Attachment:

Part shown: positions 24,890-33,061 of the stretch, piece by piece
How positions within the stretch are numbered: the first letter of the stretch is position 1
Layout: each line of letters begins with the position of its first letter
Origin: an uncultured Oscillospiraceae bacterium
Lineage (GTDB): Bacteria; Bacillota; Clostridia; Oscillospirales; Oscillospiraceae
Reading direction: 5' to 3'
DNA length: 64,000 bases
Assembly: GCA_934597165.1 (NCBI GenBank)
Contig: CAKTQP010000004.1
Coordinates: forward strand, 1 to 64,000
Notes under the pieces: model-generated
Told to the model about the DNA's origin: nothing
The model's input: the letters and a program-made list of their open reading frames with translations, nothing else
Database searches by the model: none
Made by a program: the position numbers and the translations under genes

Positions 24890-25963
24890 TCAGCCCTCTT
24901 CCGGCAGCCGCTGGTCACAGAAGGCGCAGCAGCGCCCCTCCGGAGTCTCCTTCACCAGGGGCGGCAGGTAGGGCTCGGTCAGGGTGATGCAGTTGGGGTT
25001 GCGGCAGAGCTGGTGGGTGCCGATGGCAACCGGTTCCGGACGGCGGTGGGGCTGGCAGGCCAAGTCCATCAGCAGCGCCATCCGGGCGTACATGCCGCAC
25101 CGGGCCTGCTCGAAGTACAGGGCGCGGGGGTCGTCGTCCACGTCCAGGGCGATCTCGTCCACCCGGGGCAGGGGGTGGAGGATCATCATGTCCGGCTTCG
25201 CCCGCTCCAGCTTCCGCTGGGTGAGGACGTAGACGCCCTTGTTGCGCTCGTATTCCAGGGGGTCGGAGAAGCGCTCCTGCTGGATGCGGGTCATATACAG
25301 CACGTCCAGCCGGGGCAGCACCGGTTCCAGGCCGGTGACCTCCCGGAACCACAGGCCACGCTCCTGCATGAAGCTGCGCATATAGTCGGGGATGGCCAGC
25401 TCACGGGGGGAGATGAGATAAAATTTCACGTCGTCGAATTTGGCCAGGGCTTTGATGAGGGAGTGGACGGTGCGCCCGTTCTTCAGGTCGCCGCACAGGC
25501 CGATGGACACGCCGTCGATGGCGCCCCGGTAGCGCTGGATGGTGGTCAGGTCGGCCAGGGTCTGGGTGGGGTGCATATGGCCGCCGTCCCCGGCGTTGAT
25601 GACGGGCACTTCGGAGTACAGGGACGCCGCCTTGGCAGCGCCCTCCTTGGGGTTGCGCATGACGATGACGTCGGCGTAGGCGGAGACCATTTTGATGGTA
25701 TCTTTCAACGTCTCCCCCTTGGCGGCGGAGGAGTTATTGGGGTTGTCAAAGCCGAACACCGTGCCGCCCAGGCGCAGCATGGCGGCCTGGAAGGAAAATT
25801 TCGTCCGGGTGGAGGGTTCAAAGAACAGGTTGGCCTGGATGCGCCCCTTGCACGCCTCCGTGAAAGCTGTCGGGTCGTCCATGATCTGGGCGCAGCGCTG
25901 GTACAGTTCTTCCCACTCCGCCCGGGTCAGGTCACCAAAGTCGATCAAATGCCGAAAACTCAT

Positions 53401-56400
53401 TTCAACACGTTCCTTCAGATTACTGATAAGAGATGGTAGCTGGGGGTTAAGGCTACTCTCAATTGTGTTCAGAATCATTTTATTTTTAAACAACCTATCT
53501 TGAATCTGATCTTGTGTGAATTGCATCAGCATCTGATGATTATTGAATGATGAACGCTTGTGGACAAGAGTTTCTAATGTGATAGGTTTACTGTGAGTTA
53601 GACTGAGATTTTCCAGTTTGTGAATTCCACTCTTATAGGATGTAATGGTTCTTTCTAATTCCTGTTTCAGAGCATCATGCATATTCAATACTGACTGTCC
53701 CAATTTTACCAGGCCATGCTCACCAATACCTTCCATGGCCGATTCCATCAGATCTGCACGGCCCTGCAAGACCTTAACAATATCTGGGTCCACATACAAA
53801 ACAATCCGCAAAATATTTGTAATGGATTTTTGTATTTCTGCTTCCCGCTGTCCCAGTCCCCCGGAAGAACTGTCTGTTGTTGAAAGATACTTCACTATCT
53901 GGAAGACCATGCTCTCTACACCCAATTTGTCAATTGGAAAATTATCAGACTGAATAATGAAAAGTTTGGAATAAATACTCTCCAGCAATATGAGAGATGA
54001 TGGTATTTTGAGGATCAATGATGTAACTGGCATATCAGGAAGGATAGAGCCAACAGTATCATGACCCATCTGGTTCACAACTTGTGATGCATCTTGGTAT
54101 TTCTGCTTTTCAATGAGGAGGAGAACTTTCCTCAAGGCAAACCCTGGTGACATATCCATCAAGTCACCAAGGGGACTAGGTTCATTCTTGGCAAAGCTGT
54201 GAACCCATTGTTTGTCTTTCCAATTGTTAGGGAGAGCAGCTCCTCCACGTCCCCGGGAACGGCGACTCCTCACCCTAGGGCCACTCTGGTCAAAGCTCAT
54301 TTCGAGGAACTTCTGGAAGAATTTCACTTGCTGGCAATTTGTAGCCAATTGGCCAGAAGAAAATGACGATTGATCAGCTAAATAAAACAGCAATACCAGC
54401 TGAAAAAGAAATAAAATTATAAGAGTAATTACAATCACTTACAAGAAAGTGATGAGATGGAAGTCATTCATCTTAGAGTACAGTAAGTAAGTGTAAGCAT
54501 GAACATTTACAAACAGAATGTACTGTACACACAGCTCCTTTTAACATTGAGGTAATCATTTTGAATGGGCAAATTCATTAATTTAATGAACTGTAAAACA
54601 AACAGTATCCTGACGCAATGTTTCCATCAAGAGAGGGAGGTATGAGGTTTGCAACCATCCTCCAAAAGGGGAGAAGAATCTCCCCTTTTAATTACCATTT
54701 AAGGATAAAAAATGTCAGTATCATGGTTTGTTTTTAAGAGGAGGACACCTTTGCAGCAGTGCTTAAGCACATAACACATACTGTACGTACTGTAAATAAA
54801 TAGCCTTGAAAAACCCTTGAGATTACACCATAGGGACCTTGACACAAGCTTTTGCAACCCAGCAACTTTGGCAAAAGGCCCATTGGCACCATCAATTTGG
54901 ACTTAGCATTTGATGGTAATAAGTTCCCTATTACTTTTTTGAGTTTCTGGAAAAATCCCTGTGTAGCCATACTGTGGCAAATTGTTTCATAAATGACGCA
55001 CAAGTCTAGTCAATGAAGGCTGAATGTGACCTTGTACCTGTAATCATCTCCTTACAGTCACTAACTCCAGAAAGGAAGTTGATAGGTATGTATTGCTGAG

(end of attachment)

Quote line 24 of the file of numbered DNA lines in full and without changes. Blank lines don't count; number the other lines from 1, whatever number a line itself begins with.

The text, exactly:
25501 CGATGGACACGCCGTCGATGGCGCCCCGGTAGCGCTGGATGGTGGTCAGGTCGGCCAGGGTCTGGGTGGGGTGCATATGGCCGCCGTCCCCGGCGTTGAT